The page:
A Monday Night with Nana Grizol
Updated: Jan 2, 2019
Written by Ida V. Eskamani
Last night Orlando hosted Nana Grizol, and Nana Grizol filled our tired hearts.
Hailing from Athens, Georgia and playing their first ever show in our sweet town, this is a band that has been making music for over a decade. Just as we all evolve over time in hopes of knowing ourselves better and pursuing our most fulfilling paths, Nana Grizol is not the same band Theo Hilton founded in 2007.
Hilton came to music as a young queer male residing in a small town. Through music, the artist found both a sense of solace and community. Queer struggle, love, and resilience-- lived experiences often neglected and stigmatized, come to life through Hilton’s songwriting. The personal is unequivocally political; therefore alongside queer lives and the intersections this existence represents come clear calls for social change. Nana Grizol executes this mission with emphatic folk angst paired with a fierce brass section. In short, this band makes magic.
In between sing-alongs and blaring trumpet solos, the artists reflected on ingrained white supremacy, and the indelible people of color challenging centuries of racism in the deep south. They spoke to the importance of community and grassroots organizing. They exuded immense gratitude towards the audience, an admiration that was lovingly reciprocated.
Similarly, the love among the two touring bands would warm the coldest hearts. Founded in 2015, Washington DC’s Bad Moves is intentionally decentralized, cultivating captivating harmonies and distinct perspectives. With the release of their debut full-length Tell No One less than a month ago, the foursome are forging their own path with power pop vibes and vulnerable themes. Central Florida artists Zap Dragon and Jordan Stokey set the stage for the touring bands; Zap Dragon played an eclectic set with all their favorite songs while Stokey banged his acoustic guitar in support of the sweet creatures that make our lives a whole lot better.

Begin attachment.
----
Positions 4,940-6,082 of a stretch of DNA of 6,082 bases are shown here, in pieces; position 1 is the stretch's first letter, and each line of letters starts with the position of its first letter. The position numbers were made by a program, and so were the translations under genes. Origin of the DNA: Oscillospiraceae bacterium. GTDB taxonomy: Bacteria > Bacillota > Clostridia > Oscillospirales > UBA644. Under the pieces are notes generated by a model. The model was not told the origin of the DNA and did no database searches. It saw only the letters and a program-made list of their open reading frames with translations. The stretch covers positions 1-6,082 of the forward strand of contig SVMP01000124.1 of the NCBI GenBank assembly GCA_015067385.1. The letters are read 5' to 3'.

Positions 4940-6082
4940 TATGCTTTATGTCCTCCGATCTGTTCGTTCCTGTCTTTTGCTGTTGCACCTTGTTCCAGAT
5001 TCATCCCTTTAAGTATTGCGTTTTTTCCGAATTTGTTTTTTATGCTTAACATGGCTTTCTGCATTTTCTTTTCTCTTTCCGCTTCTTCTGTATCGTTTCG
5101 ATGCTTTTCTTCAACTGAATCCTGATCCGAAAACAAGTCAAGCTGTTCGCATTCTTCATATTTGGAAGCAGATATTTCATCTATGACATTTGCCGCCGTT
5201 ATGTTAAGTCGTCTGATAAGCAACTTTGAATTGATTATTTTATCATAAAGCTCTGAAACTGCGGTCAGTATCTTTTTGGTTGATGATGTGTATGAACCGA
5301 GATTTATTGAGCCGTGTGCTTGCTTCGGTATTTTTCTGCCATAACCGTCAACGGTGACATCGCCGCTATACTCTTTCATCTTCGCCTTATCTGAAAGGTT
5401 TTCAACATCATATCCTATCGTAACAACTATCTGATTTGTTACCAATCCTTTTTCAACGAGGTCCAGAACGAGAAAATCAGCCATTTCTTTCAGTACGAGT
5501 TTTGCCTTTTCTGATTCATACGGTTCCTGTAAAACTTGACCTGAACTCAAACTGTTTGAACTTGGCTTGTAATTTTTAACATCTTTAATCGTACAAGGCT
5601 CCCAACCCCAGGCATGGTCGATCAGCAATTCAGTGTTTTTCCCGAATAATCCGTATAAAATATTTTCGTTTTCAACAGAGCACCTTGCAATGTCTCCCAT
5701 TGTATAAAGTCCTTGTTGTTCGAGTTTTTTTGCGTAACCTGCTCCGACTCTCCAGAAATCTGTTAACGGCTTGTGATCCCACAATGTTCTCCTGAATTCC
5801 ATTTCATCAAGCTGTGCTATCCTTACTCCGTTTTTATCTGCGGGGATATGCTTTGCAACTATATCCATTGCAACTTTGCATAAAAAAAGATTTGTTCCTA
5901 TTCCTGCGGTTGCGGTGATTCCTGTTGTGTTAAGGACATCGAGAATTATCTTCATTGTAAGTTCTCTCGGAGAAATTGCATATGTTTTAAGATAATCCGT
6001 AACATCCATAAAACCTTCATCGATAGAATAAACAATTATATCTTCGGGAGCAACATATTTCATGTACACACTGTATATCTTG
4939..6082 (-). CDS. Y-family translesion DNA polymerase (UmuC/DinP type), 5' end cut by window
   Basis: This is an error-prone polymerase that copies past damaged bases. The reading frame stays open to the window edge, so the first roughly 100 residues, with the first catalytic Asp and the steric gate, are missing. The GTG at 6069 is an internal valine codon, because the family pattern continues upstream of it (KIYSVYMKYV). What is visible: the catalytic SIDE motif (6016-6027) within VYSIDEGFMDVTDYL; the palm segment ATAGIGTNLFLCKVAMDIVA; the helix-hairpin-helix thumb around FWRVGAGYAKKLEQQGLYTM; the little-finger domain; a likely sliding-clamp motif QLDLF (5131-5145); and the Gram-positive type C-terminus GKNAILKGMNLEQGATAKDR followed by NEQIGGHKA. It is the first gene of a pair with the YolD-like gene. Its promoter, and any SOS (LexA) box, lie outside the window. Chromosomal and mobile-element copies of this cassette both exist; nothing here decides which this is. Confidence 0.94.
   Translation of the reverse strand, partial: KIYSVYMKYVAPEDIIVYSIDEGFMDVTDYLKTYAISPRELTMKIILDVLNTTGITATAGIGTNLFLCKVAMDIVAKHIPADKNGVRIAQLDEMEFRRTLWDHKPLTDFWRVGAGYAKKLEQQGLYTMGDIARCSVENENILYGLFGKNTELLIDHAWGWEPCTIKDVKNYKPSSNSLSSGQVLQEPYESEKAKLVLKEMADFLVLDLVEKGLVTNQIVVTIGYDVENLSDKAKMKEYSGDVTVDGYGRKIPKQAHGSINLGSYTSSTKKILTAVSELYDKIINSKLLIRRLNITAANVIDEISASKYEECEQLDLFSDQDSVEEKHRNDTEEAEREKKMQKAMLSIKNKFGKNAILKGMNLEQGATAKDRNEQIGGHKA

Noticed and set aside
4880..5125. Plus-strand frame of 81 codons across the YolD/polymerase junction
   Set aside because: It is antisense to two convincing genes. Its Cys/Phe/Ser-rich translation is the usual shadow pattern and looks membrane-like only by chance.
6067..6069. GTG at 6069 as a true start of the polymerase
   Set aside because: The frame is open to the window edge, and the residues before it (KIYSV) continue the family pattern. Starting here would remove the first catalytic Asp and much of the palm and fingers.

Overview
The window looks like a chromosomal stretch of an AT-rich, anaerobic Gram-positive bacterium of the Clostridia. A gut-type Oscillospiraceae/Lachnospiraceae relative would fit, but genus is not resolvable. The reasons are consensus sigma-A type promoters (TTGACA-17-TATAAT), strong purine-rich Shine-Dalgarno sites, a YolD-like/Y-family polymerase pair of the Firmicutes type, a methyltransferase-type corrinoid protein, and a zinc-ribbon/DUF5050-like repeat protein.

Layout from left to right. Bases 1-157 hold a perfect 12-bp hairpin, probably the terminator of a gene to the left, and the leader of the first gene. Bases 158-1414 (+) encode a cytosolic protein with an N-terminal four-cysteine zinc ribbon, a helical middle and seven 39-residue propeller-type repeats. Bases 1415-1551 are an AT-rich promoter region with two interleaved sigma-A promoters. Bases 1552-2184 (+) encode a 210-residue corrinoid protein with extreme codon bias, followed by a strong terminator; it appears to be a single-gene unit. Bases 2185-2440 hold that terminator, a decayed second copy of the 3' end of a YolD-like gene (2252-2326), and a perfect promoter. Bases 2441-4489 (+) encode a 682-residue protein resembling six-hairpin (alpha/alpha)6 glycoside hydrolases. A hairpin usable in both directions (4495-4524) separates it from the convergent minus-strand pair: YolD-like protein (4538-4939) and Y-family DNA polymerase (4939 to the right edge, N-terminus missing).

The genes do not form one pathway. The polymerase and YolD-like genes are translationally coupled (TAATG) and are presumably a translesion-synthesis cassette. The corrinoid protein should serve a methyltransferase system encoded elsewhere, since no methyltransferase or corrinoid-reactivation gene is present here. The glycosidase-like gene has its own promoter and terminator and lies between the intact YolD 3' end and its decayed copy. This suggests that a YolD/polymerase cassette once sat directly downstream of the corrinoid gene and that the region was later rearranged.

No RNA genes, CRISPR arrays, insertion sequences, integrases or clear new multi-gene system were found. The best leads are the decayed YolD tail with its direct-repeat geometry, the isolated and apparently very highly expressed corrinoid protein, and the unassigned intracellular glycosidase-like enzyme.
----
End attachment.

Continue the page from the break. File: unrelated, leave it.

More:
These are the Monday nights that keep us going. There are horrible things happening all around us, all the time. We are in the midst of constant chaos and what feels at times insurmountable trauma. But what is also proven true is the resilience of marginalized people, and the collective power cultivated in shared stories and spaces.
Nana Grizol puts this into practice not only in their their music. This year, Hilton charted new territory. Alongside Clyde Peterson of Your Heart Breaks, Hilton launched Cruisin’ Records, a record label catering specifically to the queer community: queer artists, spaces, movements, and accomplices.
Nana Grizol moves us, and is movement-making music. We can’t wait to hear what’s next.
Ida is an Iranian-American from Florida who grew up with the Beatles, and came of age in the pit. She will talk to you about music for as long as you will pretend to listen. She is founder of Bandifesto, a little blog with a big heart.